The Canadian government thinks it’s finally safe from the Heartbleed bug.
Canada has brought all of its public websites back online after installing security patches rendering them immune to Heartbleed, the government announced late Sunday evening.
The Treasury Board of Canada issued a directive late Thursday ordering all government websites running the flawed software offline. It called the action a precautionary measure in response to Heartbleed, the OpenSSL bug that may have enabled bad actors to snoop on “secure” communications and that went unnoticed for the past two years.
The Canada Revenue Agency, which brought its systems back online Sunday, said it is extending the filing deadline for tax returns from April 30 to May 5.
“Our systems are back online. We apologize for the delay and the inconvenience it has caused to Canadians,” said CRA Commissioner Andrew Treusch. “That said, the delay was necessary. We could not allow these systems back online until we were fully confident they were safe and secure for Canadian taxpayers.”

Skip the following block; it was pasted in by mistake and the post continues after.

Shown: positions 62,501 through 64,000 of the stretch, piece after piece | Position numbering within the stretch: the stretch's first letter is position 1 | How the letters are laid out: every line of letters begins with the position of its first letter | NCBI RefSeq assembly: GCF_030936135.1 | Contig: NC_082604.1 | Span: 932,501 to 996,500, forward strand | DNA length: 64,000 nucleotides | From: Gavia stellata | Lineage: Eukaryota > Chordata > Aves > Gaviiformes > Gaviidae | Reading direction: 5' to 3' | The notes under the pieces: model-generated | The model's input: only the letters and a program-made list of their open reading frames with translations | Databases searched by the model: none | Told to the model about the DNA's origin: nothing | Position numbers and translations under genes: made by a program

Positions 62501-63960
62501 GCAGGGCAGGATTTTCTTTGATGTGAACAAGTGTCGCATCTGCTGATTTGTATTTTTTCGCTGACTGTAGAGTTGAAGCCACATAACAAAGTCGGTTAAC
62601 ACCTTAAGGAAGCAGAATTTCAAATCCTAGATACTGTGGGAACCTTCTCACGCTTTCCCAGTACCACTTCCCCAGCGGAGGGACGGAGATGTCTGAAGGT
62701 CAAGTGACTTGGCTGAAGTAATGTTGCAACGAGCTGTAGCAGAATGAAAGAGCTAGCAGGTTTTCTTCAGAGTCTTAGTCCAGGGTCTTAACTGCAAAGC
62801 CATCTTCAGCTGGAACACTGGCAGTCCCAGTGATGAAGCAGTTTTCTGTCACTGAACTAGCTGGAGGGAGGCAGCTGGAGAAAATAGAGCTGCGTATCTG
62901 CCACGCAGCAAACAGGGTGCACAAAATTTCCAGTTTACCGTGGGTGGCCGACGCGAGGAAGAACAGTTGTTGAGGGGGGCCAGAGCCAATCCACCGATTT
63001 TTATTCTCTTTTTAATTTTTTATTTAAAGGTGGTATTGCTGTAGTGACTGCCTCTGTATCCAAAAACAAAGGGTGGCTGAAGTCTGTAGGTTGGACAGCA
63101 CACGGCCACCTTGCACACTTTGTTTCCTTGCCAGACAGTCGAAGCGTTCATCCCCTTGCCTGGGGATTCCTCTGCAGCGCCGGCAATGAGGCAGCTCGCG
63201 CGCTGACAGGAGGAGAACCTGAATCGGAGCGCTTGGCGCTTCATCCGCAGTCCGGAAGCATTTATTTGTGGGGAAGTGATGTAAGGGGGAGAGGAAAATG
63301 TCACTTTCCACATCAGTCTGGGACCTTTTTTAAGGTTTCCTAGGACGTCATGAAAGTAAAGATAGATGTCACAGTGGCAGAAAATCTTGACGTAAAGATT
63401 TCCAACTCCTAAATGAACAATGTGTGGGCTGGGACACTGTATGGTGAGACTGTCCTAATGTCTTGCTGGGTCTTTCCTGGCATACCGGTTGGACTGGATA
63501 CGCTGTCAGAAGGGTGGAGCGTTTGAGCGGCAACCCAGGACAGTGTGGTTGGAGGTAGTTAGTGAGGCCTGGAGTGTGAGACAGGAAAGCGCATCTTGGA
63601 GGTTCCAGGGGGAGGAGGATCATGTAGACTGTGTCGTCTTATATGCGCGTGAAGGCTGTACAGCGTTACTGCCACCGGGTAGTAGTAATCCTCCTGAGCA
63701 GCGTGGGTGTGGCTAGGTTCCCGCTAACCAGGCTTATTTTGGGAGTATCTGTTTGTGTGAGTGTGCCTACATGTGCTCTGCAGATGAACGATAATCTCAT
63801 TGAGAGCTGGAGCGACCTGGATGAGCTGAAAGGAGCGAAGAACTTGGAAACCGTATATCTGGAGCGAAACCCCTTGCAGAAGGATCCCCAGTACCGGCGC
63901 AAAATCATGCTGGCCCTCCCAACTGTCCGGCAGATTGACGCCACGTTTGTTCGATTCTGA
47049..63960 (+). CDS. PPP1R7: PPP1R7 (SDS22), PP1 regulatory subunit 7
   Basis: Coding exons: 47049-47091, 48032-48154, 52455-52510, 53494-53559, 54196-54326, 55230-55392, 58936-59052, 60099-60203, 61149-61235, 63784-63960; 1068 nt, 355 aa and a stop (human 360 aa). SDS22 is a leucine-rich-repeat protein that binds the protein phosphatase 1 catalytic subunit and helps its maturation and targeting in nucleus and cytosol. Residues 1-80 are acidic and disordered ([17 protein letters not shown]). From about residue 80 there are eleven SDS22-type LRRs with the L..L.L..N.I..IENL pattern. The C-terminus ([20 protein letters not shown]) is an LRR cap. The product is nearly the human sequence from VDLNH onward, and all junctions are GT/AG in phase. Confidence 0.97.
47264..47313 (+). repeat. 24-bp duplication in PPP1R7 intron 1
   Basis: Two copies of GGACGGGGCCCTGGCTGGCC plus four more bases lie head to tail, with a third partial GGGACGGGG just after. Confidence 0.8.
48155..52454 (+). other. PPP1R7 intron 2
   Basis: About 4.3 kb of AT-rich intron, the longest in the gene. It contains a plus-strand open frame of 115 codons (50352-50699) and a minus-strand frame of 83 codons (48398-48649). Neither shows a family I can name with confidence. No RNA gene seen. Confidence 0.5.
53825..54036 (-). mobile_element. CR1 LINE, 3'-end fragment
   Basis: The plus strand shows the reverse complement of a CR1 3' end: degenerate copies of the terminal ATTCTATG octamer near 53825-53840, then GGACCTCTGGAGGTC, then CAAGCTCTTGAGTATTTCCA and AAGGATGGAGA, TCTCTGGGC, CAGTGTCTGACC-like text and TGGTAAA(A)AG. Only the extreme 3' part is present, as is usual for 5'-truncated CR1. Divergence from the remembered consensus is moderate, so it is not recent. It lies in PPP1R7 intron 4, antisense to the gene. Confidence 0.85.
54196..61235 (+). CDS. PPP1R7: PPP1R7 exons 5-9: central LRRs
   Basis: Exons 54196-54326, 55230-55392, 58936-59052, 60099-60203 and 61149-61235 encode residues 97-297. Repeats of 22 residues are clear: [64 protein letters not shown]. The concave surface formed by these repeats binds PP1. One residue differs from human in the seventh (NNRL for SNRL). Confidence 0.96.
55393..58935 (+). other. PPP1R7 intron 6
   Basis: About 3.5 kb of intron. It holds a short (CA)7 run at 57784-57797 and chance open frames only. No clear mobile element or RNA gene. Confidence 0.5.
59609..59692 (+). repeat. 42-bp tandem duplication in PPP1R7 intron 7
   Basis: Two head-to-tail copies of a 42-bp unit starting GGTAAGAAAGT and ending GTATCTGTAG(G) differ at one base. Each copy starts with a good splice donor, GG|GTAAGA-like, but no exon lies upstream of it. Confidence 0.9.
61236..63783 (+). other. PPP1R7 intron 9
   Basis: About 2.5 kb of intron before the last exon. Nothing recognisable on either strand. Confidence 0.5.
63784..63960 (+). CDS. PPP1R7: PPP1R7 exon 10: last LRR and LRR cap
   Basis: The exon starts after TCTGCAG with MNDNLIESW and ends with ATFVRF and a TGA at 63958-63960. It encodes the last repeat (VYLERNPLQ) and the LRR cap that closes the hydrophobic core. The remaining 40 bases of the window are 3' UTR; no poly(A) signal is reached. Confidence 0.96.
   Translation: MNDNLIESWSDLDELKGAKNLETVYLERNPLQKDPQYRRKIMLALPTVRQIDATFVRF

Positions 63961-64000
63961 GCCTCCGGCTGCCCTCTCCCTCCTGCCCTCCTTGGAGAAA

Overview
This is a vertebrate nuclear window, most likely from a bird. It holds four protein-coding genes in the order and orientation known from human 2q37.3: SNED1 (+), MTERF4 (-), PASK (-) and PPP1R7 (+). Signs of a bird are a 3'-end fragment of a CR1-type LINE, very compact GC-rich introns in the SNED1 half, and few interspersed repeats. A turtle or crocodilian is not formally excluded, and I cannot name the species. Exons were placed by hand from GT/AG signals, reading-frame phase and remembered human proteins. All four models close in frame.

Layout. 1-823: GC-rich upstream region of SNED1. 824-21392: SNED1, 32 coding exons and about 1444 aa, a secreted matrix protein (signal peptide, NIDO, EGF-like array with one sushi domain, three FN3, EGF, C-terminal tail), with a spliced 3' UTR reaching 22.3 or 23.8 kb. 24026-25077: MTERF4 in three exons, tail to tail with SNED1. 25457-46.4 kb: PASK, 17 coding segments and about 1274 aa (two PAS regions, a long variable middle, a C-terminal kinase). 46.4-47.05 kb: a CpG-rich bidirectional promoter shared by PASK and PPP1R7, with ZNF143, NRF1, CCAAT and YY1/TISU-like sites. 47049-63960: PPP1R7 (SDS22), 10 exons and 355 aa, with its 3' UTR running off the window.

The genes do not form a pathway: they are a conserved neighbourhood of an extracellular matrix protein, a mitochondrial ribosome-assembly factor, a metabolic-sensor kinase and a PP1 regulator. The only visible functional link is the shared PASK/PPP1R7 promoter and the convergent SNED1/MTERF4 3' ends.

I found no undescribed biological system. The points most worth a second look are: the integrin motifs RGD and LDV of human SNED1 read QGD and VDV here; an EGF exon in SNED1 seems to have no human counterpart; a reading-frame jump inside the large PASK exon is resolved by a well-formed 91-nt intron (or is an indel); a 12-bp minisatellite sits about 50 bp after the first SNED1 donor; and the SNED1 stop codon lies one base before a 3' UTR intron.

Governments and companies are still scrambling to deal with Heartbleed. Millions of Android devices (running Jelly Bean, version 4.1.1) could still be vulnerable, for example. Google is distributing patching information to device makers and operators, which are responsible for making the updates.
Researchers from Google and Finnish company Codenomicon exposed the Heartbleed bug last week. To protect yourself, you should change certain passwords and implement two-factor authentication when possible.
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